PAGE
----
Sugar Cane Mulch Could Be The Perfect Mulch of the Decade

What is Sugar Cane Mulch used for https://organicgardeningeek.com
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I’ve experimented with a variety of mulches in my garden, as have other gardeners. Some were chosen for their aesthetic appeal, while others were chosen for their capacity to manage weeds or to provide a feeding solution. But before I started using sugar cane mulch, I had never been pleased with any mulch that offered all three possibilities.

Where Sugar Cane Mulch Comes From https://organicgardeningeek.com

Where Does Sugar Cane Mulch Come From?

For those who have no idea what sugar cane mulch is, allow me to explain. When sugar cane is processed, it leaves behind the cut canes – extracted of all its sugary goodness. These canes are then usually burnt as a waste product polluting the atmosphere with gases and smoke.

In reality, before the sugar cane is harvested, farmers often burn the field to eliminate debris and plant litter, which aids the harvesting process. This practice’s days are numbered, which means that more leaf litter ends up as a waste product at the mill.

The growing amount of waste means the environment isn’t adversely affected, but it creates a massive dilemma for mill operators. Limited pre-burning and post-burning imply that something must be done to eradicate this waste product.

Like most problems in life, one man’s trash is another man’s treasure. With limited options to dispose of this waste product, it seemed “natural” to start using it as an organic mulch. And why not? Sugar cane mulch has so many benefits that it seems absurd that we haven’t been using it in the past.

What Are The Benefits of Sugar Cane Mulch

One of the most preferred mulches used by home gardeners has been pea straw or lucerne hay. It has been used ever since mulching became fashionable and has offered gardeners a versatile and relatively cheap mulch. However, the one major downfall of these mulches is that they need to be wholly weed-free yet seldom are thereby introducing more weeds into our gardens.

Sugar cane mulch doesn’t carry weeds or their seed.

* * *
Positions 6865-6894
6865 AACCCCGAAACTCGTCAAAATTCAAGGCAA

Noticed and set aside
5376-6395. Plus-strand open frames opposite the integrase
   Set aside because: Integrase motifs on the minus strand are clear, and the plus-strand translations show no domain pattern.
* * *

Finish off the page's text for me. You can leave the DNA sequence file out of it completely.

In other settings, gardeners have opted for more aesthetic and durable mulches to cover their garden beds. Organic mulches such as; tree barks – waste products from timber mills, recycled green waste, and other mulched items have been preferred because they last quite a long time and add to the garden‘s visual appeal.

This is where sugar cane mulch comes into its own as well. Because of its fine strands don’t break down as quickly and won’t bleach in the sun, meaning that it looks as good 12 months later than it did the day it was used to cover the garden beds.

Finally, sometimes gardeners opt for feeding mulches. These mulches offer gardeners the ability to feed their beds with a single approach. The mulch will usually consist of animal manures, trace elements, and other organic fertilizers (worm castings, etc.) that help nurture plants. The only downside to this is that one size doesn’t usually fit all, and one feeding mulch can’t aid native plants, plus exotics, plus fruit and vegetables.

And this might be where sugar cane mulch comes into its own. From the moment it has been used to cover the earth around your plants and then watered in, you can almost smell the goodness of its effect. Being an organic mulch that breaks down slowly allows the micro-organic world to flourish beneath its cover.

If you need extra fertilizers for your plants, then you can introduce these before the sugar cane mulch is applied and then supplement your plants with a liquid spray on a regular basis, as needed.

The Problems With Sugar Cane Mulch

There aren’t any problems associated with sugar cane mulch, although the price is a little dearer than most conventional mulches. For instance, a bale of pea straw might set you back between $7-11 per bale (depending on quality), while a bale of sugar cane mulch will set you back about $16.

I’m not sure why it’s more expensive, as one might expect that a waste product that can be processed on-site would be far more economical than hay harvested in the field. Hopefully, in time, the novelty factor will fail to appeal, and we might be able to obtain this excellent mulch for a more reasonable price.

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